Look after your body. Your body – for better or worse – is the most complex and important machine you’ll ever own. If it breaks, you break. There is no you, without it. The quality and somewhat quantity of your life are dependent on how well you maintain your body and mind.
Just remember this simple truth: as what you are today is the result of what you did or didn’t do in the past, so too, your future self will be a mirror of your current decisions. What you eat and drink becomes your flesh and blood. What you read and learn becomes your mental map. What you physically do becomes your body’s memory. With such a limited time on this Earth to fully enjoy our potential, why not choose to undertake only those activities which add benefit, knowledge or skill to your life.
The principle is a simple but powerful one: the more you know, the more you can do. The more you can do, the more you can experience. The more you can experience, the more you know. Repeat.
2. Know your skill level
The kind of person that decides to ride a bike is one that has an adventurous streak, to begin with. Otherwise, the fear of all the possible repercussions would discourage them from ever riding. This very trait may manifest in some as overconfidence to the point of idiocy; as anyone who’s seen riders on the road take unnecessary risks will recognise. The fact they haven’t come off and seriously hurt or killed themselves (or others) is sheer luck. Something a good friend of mine learned the hard way on a group ride in the Northern Territory.
My friend rode a Honda CBR600RR, quite a fast and nimble sports bike. As he joined a group of more experienced riders on the no-speed-limit roads of the NT, he came into a corner too fast for his skill level and ended up riding off-road at high speed, flipping off the bike, spinning through the air and narrowly missing two trees by inches, landing on sand. If he had hit anything at that speed, his body would have been permanently paralysed or dead. A hard lesson that he never violated again.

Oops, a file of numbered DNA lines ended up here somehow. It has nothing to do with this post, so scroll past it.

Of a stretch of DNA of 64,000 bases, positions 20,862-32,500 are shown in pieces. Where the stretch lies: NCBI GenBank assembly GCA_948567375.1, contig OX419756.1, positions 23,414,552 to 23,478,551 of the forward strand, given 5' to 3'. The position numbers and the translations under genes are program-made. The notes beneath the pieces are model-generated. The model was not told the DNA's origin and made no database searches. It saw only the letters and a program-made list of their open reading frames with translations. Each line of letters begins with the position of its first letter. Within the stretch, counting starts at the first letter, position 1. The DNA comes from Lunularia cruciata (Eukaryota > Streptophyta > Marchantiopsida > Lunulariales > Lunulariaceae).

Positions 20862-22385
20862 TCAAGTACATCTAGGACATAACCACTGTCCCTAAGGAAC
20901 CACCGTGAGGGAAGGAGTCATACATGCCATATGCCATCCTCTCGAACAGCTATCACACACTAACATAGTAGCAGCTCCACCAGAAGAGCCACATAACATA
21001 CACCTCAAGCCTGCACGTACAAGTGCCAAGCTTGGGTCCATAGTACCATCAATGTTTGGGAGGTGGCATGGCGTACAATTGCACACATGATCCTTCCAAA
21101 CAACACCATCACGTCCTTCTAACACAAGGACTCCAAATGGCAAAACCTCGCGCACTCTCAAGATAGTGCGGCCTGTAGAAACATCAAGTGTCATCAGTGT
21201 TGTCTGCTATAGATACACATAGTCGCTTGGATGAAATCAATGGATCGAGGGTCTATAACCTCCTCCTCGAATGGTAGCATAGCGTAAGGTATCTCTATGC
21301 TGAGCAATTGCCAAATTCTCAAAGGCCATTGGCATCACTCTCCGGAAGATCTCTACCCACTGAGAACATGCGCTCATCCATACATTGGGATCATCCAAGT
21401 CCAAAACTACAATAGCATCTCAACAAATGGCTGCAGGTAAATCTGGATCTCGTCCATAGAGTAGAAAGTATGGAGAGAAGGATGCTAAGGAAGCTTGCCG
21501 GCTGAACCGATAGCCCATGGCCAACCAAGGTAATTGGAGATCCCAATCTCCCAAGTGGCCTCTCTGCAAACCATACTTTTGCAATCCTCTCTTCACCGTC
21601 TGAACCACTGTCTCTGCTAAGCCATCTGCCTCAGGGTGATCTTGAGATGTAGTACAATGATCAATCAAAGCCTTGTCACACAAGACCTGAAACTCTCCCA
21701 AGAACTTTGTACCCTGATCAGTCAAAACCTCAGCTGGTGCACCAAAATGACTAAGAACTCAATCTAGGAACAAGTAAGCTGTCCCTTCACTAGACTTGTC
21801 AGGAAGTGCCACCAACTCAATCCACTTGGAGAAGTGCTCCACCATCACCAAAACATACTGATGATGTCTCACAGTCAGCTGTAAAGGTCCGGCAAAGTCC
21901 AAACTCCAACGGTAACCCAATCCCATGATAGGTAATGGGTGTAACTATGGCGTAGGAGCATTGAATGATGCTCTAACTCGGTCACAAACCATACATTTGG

Your skill level on the road isn’t about your ability to operate a vehicle and following the traffic rules. Your skill level is about your ability to manoeuvre your vehicle through and out of a dangerous situation before it’s too late. This means riding at a speed that’s appropriate; cornering correctly; managing the vehicle through rough weather and road conditions; avoiding and staying ahead of other motorists pre-emptively; assuming pedestrians, animals or debris will become manifest at any time.
Knowing what you can and can’t do; can or can’t handle, is a vital skill in character to moderate your decisions on the road and in life. Of course, you’ll need to put yourself in unfamiliar situations to learn and gain experience, but you can do this in a rational manner, rather than a gung-ho, emotionally fuelled impulse.
Keep updating and learning new skills; intellectual, physical, manual, social, verbal, business, sports, digital, etc., the list is vast and exciting enough for everyone. The more you know, the more you can engage with life and the better you’ll feel about yourself.
Conversely, the more you know, the more awareness you have of what and how much you don’t know. This has the added benefit of saving you from some misguided attempts at ventures that can be physically, emotionally or financially detrimental to you or those around you.
3. Know where you’re going
Riding a bike is an enjoyable experience. Whether you’re riding down to the local shop, riding along the coast on a warm summer sunset or a long trip to a faraway town, the joy doesn’t diminish. Mostly because riding is a sensory experience that makes every destination either an adventure or escape. To get the full experience, you must know where you’re going, how to get there and where you are along the way.